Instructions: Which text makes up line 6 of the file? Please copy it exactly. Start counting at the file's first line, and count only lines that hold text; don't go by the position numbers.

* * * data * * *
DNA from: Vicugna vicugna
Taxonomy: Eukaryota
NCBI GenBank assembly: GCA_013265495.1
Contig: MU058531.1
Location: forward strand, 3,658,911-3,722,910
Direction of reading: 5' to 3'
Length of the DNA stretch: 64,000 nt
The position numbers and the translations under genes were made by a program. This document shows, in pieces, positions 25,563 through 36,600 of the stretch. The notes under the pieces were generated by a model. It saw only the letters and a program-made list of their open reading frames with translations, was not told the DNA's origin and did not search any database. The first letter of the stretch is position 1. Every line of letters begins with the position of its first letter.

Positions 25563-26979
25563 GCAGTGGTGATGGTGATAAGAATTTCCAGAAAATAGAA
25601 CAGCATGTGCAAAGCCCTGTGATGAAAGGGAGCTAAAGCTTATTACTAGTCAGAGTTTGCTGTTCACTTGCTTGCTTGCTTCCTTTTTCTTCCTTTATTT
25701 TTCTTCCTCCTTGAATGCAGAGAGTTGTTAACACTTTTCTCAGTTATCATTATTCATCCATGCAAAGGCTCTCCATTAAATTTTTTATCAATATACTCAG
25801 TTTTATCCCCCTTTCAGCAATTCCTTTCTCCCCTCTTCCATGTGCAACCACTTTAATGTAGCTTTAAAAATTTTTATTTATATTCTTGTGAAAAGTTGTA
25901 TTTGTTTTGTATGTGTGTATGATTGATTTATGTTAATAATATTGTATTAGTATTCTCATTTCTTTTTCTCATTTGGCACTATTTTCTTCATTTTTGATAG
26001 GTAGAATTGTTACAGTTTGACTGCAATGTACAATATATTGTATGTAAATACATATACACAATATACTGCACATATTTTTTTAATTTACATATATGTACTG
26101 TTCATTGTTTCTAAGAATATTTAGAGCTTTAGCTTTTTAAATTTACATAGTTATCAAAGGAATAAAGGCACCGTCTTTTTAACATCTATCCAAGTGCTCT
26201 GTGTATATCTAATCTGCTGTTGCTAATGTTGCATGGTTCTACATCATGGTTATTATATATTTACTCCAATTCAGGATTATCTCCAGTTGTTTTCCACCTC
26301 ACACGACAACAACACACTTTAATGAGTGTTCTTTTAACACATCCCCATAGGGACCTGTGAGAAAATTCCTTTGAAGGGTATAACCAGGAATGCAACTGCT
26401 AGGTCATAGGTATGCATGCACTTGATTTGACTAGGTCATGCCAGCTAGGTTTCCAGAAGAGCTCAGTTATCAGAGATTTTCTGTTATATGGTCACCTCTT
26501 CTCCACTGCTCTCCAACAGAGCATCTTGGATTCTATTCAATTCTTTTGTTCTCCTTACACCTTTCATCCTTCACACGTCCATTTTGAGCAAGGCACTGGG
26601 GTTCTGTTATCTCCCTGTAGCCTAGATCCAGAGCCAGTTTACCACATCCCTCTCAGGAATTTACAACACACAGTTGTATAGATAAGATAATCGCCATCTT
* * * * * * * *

Direction of reading: 5' to 3'